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Uterine Cancer in Elderly Adults

As we age, the risk of uterine cancer increases, making it a crucial health concern for senior adults and their families. In this blog, we'll discuss the typical signs and symptoms, as well as the current treatments available.

What is Uterine Cancer?

Uterine cancer, also called endometrial cancer, can take two forms. Endometrial cancer, the more common form, develops in the inner lining of the uterus. It is one of the most common gynecological cancers. Uterine sarcoma, while extremely rare, is a form of uterine cancer that develops in the muscle wall of the uterus.

Signs of Uterine Cancer in Elderly Adults

Unfortunately, there is no apparent cause of uterine cancer in elderly adults. All that is known is that something causes the cells in the uterus lining to change into cancer cells. Symptoms of uterine cancer in elderly adults include:

  • Vaginal bleeding after menopause
  • Vaginal bleeding between periods before menopause
  • Lower abdominal pain or cramping in the pelvis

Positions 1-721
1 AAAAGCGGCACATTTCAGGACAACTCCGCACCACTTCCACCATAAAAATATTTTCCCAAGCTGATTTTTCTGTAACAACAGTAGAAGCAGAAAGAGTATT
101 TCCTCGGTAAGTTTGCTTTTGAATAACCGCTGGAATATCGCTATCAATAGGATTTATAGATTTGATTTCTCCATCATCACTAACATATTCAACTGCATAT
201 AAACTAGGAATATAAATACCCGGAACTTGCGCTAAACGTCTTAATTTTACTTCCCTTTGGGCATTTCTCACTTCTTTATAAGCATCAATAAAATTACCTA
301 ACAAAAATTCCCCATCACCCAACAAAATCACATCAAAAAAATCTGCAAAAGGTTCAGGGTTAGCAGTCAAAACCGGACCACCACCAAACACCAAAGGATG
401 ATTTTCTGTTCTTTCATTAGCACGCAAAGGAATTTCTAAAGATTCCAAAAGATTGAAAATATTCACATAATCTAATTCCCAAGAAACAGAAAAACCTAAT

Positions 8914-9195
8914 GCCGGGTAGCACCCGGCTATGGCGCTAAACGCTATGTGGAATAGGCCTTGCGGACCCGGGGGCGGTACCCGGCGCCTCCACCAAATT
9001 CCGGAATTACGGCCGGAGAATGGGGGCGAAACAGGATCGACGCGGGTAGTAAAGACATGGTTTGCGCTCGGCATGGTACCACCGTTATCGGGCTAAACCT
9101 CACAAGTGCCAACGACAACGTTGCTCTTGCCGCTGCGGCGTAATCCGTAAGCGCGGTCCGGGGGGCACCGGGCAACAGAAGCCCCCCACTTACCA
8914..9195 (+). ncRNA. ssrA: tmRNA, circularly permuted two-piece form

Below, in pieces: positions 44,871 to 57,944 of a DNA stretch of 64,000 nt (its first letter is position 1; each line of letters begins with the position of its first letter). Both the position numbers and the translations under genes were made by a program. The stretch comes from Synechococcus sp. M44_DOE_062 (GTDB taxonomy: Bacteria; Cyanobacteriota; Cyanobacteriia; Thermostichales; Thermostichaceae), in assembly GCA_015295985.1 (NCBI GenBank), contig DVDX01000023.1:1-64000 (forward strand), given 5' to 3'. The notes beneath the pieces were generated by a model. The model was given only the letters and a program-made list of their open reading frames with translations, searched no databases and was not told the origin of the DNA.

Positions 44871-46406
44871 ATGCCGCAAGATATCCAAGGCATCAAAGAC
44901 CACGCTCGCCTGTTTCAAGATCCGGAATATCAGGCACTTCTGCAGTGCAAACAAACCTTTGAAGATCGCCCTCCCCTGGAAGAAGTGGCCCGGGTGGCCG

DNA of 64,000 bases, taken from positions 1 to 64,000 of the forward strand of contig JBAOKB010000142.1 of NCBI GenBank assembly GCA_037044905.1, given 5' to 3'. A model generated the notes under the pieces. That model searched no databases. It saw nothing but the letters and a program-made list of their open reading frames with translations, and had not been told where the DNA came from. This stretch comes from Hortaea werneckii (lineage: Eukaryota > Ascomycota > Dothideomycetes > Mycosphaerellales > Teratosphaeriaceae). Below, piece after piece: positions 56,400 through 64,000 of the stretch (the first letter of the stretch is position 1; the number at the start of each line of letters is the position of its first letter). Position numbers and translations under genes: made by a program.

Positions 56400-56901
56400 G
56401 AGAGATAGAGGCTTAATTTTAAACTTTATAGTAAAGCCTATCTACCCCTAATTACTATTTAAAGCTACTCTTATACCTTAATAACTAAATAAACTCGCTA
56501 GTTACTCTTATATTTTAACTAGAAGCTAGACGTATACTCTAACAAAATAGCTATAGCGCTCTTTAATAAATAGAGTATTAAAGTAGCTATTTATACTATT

Uterine cancer is diagnosed using a few different methods, including a pelvic exam, imaging tests like an ultrasound, or a biopsy.

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Treatment for Uterine Cancer in Elderly Adults

The primary treatment for uterine cancer is surgery to remove the cancerous tumors. This could include a hysterectomy, which is the removal of the uterus. The ovaries and fallopian tubes may also need to be removed, depending on the location or how the cancer has spread.

Radiation therapy can also be used to treat uterine cancer, especially in patients who are not healthy enough for surgery. Chemotherapy and hormone therapy have also been used successfully to treat uterine cancer.

The prognosis for uterine cancer in older women is good. 90% of women live for five years or more after their diagnosis, with 70% of women surviving for ten years or more after their diagnosis. Women over age 75 have a slightly less high prognosis, but the survival rate is still high.

While there is no clear cause of uterine cancer, there are some risk factors that could make a person more likely to develop the cancer. These risk factors include:

  • Age and family history, like genetic disorders that increase cancer risk
  • Diabetes
  • Obesity
  • Ovarian diseases. Ovarian diseases can cause a hormonal imbalance that makes you more susceptible to cancer.
  • Early menstruation before age 12.
  • Late menopause begins after age 50.
  • Women who have never been pregnant have a higher risk of developing cancer.

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